Banfield: Do politicians need tragedy to do their jobs?

(NewsNation) — There was something of a political miracle in Florida on Wednesday.

Who would have thought, just a week ago, that President Joe Biden and Florida Gov. Ron DeSantis would stand side by side on an important issue: the welfare of their fellow citizens?

But they did Wednesday in Fort Myers. The two met with each other and with Florida hurricane victims. They talked to small business owners and consulted with disaster relief officials. They didn’t just grin and bear it, either. They seemed genuinely complimentary of each other.

The top Democrat and a rising Republican star put down their political swords and came together to unite the country.

And winning votes didn’t seem top of mind. Coming together for the sake of our fellow Americans, the helpless victims of a hurricane, did seem top of mind.

This spirit of cooperation may have caught a lot of people off guard. These two men could be facing off in the presidential election in 2024.

However, they got past their differences in a time of tragedy. My question: shouldn’t this be the norm? Isn’t this is what they’re supposed to do? All the time?

One of the president’s roles is “comforter-in-chief,” to visit a disaster, survey damage, console the locals and soothe the nation’s soul.

It’s his job. And it shouldn’t matter if the governor or senator or mayor of that place is from a different political party.

Same goes for the leader whose region is in tatters. It’s their job to do right by their people. And yet, for some reason, Wednesday’s interaction still has us all pleasantly surprised.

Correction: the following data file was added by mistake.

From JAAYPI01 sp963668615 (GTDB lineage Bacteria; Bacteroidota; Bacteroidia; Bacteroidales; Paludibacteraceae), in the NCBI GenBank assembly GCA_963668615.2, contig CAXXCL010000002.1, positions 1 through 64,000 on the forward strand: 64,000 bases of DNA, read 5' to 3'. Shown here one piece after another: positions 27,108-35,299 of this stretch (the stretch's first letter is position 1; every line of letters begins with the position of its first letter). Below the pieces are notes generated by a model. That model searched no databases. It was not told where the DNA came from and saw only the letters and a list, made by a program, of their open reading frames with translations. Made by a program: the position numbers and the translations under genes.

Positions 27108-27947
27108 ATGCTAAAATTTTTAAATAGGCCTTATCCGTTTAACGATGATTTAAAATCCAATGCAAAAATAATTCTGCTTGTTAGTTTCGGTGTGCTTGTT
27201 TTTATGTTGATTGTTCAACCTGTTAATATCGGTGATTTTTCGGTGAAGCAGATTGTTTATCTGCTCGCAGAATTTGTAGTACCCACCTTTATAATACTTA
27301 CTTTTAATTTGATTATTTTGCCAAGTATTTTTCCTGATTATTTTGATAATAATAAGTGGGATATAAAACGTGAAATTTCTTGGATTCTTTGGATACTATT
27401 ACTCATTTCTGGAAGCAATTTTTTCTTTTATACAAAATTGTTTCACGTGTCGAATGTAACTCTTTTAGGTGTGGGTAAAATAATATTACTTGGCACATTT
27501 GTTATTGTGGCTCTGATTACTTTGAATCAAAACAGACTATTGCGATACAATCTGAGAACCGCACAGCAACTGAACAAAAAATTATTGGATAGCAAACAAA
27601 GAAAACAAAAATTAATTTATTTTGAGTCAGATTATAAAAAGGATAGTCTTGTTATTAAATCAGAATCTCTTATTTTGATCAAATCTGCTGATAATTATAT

Newsflash: It’s not the first time Biden and DeSantis have had to do this.

In June 2021, they came together to form a united front after the surfside building collapse near Miami; 98 people died when that building fell.

Biden and DeSantis did the right thing. They got to work and helped the victims.

And if you think back, tragedy has been like kryptonite to politics, In 2013, after Hurricane Sandy, President Barack Obama met with then-New Jersey Gov. Chris Christie.

Photos went viral, at the time, because people couldn’t believe that a Democratic president and a Republican governor could get along.

They got along, but partisan hacks took the boots to Christie for daring to hug Obama in the wake of so much death.

And it wasn’t even a hug! It was a handshake. But nevertheless, no good deed goes unpunished. President George W. Bush frequently found himself in this bipartisan situation.

After Hurricane Katrina, Hurricane Isabel and wildfires in California, he worked with Democratic governors, congressmen and mayors to get the emergency funding where it needed to go: to the American people.

And, of course, we remember how united the country was after 9/11. But is that what it takes to get politicians to do their jobs?

Catastrophe? Is tragedy really the only vehicle to bipartisan success in this country?  

Do we only see what we have in common when images of dead Americans flood our television screens?  

Is that the only time it is worth the risk to a politician to do right by their people?

We have been sitting on an immigration crisis in this country for decades because the parties just can’t drop their b/s for the sake of their people.  

Health care in this country is a debacle because politicians just can’t stop politicking.  

Meanwhile, the rest of us just keep shelling out our taxes and hoping for the best. Hoping for progress, hoping for leaders who put Americans first before reelection, fund raising and partisan tweets.